Choosing a genre: how Ali Bacon nearly wrote the wrong book

My hero D.O. Hill, by permission
Preus Museum, Norway
I may not have said much about my latest project here on Authors Electric, so in case you haven't heard, I have a novel coming out in April called In the Blink of an Eye.

I was inspired to write it by the real story of one man's journey through art and photography and the women who fell, in different ways, under his spell.  

The accepted term for a life-story written as a novel is 'fictional biography' , but trawling through some older posts across at, I remember that for quite some time I wasn't sure what kind of book In the Blink of an Eye was going to be.  
While I explored the shape of the story on the page, I was aware of keeping as closely as I could to ‘the facts’. And new facts were popping up all the time. If I included them all  surely it would be non-fiction, or perhaps more correctly 'narrative non-fiction'.  Had I really only plumped for the novel because it was the form I knew best? 

Next question – what is narrative non-fiction exactly? My one role model for this was Dava Sobel whose Longitude and Galileo’s Daughter I enjoyed years ago before I took up writing. But my own copies had disappeared and my memories were hazy – what was the balance of exposition, action, dialogue? How much drama is there in what I thought of as a drama-documentary? 

Another problem was that it was hard to find examples of fictional biography that really satisfied me as a reader of fiction and in those I unearthed it often felt like the writer was too respectful of the subject to craft a satisfying read, especially if the subject's life story was well-known or easy to verify.  I understood that respect for the person and for the history. Could I really overcome that barrier and write a compelling book?

I considered a documentary approach long and hard enough to imagine how such a book would look and where it might begin:- almost certainly, I decided, with the monumental painting which framed my artist's story, a painting that's still in existence (though rarely on public display) today. 

Then, as I panted my way to the end of my first (fiction) draft, a footnote in one of my sources brought up something I had previously missed, a book called Mr Hill’s Big Picture. Yes, the picture that was so often in the front of my mind.  I banged in an order and the book arrived a couple of days later. 

When it arrived I practically gobbled it up. Yes, it was highly readable (is this what they mean by ‘narrative'?) and covered a big proportion of the material I was using, albeit from a different perspective.  Here was the book I had almost begun to write. Just as well I didn't, as someone had got there before me.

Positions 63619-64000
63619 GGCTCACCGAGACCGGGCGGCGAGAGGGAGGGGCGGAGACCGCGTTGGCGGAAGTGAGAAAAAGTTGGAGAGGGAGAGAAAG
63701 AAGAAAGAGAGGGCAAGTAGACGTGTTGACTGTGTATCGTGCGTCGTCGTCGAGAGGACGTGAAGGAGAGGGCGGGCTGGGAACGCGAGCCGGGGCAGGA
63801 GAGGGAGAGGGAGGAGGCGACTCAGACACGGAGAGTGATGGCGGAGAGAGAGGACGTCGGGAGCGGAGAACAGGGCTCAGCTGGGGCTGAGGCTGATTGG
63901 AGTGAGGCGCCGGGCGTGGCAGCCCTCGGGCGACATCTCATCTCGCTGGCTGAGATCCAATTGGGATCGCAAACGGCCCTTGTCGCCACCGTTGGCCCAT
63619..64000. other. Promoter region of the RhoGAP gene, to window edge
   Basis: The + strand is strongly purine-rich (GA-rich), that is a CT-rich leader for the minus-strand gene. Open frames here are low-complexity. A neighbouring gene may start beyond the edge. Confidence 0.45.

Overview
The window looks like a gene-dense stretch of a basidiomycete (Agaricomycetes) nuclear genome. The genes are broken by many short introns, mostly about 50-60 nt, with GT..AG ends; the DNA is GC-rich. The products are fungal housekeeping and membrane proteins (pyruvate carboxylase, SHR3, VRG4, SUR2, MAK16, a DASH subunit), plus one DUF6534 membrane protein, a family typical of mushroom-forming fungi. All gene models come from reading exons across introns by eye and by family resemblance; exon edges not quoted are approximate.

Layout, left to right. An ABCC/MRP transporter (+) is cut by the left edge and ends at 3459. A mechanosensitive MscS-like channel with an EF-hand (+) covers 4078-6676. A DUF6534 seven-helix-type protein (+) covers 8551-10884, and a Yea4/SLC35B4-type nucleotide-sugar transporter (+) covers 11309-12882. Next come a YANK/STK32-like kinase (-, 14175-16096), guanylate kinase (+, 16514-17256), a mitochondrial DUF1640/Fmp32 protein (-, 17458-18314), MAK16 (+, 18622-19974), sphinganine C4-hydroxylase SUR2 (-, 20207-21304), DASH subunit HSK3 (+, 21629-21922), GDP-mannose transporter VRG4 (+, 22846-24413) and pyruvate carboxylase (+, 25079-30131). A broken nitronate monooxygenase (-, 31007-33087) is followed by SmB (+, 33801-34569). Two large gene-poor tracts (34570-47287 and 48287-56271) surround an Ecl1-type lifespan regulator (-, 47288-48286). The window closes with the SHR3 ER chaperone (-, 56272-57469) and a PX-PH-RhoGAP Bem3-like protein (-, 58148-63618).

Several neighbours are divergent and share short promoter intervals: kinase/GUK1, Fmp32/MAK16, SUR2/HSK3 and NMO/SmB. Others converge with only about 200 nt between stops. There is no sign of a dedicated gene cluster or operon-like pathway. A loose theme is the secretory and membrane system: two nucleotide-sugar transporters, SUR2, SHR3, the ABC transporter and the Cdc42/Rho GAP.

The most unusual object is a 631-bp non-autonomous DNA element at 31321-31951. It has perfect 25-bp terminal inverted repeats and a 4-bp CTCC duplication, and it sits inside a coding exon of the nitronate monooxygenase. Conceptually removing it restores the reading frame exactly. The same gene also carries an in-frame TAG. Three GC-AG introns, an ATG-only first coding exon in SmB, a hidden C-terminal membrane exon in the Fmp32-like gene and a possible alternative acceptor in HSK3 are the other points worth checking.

Not long after I did some clearing out and found Galileo’s Daughter in my bookcase. It had been there all along. Clearly fate had intervened – or did I just not want to find it?  And I did eventually get to some very good fictional biographies (Mrs Hemingway by Naomi Wood, The Jewel by former AE author Catherine Czerkawska) which encouraged me to think the impossible task of melding fact and fiction could be done. 

And now it is. Hurrah and also phew! I'm happy I picked the right genre. I just hope my readers agree!

Ali Bacon was born in Fife and lives in Bristol where she writes novels and short stories.  A Kettle of Fish, coming of age novel set in Scotland,  was published in 2012. 

In the Blink of an Eye will be published by Linen Press on April 11th 2018 in paperback and as an e-book.


Fascinating - but so glad you got there in the end, because it was definitely worth it. I knew about the photographs, having been obsessed with the images of the fisherfolk for a while, but I didn't know about the painting. Rushed off to find an image of it! Here's wishing you all success with this fine book.
Anonymous said…
Intriguing. I’d never heard of Hill but that huge painting looks extraordinary. Thanks for this fascinating delve into fictional biography/biographical fiction/ narrative biography. Personally I infinitely prefer a cracking novel about a real person, based on thorough research,, which brings them to life while never pretending to be historically accurate to the last detail, to a supposedly non-fiction biography that disguises speculation as plain fact (as in my blog post here about a somewhat over-imaginative Shakespeare biography )
It can be more of a problem in films and TV series, where history is often retold for narrative effect (eg some parts of The Crown, which is mostly very good, so even more dangerous to truth when it makes things up).
All the best with your new book, it looks very interesting.
AliB said…
Thanks Catherine and Griselda. I admit I don't read straight biography as the few I've atempted were just, well, exposition - LOL. and also couldn't seem to leave out the smallest fact if the author happened to know it. However I am in the midst of Robert Louis Stevenson by Claire Harman and really liking it. Don't know if it's simply better or I am changing my colours! Ali
Umberto Tosi said…
By any other name - or genre - I look forward to reading In the Blink of an Eye. Congratulations, Ali.

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